Single (Enkele reis) – the standard single covers travel from A to B (eg – Schiphol to Amsterdam Central, €4.20 i.e. Rs. 313.59). The single fare will be subtracted from a personal or anonymous OV-chip card after check-in and check-out. E-ticket singles can be bought at the standard fare. There is a €1 i.e. Rs. 74.66 surcharge applicable for purchasing a disposable (one time-use) single fare ticket. You should note that the the maximum possible single fare in 2nd class on the Dutch rail network is capped at €26.40 i.e. Rs. 1971.15 (2016).
Day Return (Dagretour) – if you are planning to go back on the same day to your starting station then you should buy a day return ticket. The fare is a calculation of sum of 2 singles. Note, the €1 i.e. Rs. 74.66 surcharge is applicable on the disposable day return ticket – although if you buy 2 separate singles you would pay €1×2 = €2 i.e. Rs. 149.33 surcharge. The day return can also be purchased as an e-ticket.
Children's Ticket (Railrunner) – Children in the age group of 4 to 11 years can travel unaccompanied in 2nd class using a Railrunner ticket costing you only €2.50 i.e. Rs. 186.66.These are valid for the entire day and can be purchased as disposable OV-chip cards without surcharge. In each journey, a child must check-in and check-out. Railrunner tickets can also be purchased as an e-ticket or added as a product onto an anonymous or personal OV-chip card. Kids in the age-group of 3 years and under can travel for free.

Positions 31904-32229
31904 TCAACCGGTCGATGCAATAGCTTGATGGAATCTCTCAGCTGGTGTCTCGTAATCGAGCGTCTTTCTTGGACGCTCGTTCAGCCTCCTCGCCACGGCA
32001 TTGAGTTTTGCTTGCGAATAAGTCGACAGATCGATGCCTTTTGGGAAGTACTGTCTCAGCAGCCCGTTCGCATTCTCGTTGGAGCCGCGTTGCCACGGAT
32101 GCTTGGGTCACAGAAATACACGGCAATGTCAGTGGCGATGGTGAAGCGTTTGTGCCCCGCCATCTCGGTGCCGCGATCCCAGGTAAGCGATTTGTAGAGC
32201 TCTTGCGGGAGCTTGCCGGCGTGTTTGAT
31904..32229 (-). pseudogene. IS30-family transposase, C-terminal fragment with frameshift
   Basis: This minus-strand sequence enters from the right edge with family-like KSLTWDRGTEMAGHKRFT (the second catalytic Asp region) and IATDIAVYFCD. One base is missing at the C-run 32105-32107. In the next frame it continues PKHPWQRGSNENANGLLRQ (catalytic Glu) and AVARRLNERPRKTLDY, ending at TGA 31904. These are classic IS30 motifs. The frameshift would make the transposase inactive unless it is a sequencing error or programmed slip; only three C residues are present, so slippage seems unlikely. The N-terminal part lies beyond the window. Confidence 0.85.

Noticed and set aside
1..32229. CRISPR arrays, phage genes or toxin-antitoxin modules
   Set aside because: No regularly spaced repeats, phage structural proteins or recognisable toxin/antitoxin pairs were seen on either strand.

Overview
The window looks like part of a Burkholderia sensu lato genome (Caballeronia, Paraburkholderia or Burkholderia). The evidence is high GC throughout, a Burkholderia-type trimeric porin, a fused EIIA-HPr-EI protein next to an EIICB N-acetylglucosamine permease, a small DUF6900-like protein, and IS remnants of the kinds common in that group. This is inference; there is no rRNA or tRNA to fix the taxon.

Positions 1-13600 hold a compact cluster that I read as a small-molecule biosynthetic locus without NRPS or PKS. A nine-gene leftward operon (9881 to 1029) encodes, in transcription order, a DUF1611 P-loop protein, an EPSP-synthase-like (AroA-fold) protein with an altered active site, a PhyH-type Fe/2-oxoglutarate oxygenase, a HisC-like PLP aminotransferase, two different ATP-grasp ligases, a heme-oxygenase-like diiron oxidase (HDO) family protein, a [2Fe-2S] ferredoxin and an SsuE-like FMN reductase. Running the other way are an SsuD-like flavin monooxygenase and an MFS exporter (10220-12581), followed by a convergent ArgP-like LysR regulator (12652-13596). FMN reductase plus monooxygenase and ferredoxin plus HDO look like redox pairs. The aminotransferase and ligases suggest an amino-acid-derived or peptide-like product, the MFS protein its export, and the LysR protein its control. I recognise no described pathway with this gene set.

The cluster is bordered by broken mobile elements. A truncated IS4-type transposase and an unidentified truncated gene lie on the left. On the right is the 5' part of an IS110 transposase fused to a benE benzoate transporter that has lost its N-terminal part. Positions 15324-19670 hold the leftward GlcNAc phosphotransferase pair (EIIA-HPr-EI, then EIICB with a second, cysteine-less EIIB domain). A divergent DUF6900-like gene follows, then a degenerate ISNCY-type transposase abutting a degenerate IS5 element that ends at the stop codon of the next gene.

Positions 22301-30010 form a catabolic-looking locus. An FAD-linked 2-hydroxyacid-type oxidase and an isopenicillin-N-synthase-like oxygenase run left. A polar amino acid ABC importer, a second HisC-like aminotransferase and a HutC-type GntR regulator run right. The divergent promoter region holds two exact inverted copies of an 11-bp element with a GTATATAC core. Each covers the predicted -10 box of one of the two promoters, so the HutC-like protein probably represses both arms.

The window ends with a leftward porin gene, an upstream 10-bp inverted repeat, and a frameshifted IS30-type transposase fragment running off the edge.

Cycling in Amsterdam is the most eco-friendly way for any visitor to explore the city.
Amsterdam is perfectly tuned for getting on your bike – there are 400km (250 miles) of dedicated cycle lanes. For expats the bicycle is a low-cost affair and an authentic way of getting around town… and it will keep you fit!
A good second-hand bike can easily cost you ranging from €100 to €250 ( From Rs. 7466.48 to Rs. 18666.2) -for cheaper bikes. Try ecycled Bicycles (Spuistraat 84a) or go to the market at Waterlooplein. Strong locks can be purchased at Waterlooplein or Albert Cuyp markets. Dutch department store HEMA also sells a number of basic cycling accessories. Other shops selling new bikes consist of Halfords, Decathlon and V&D.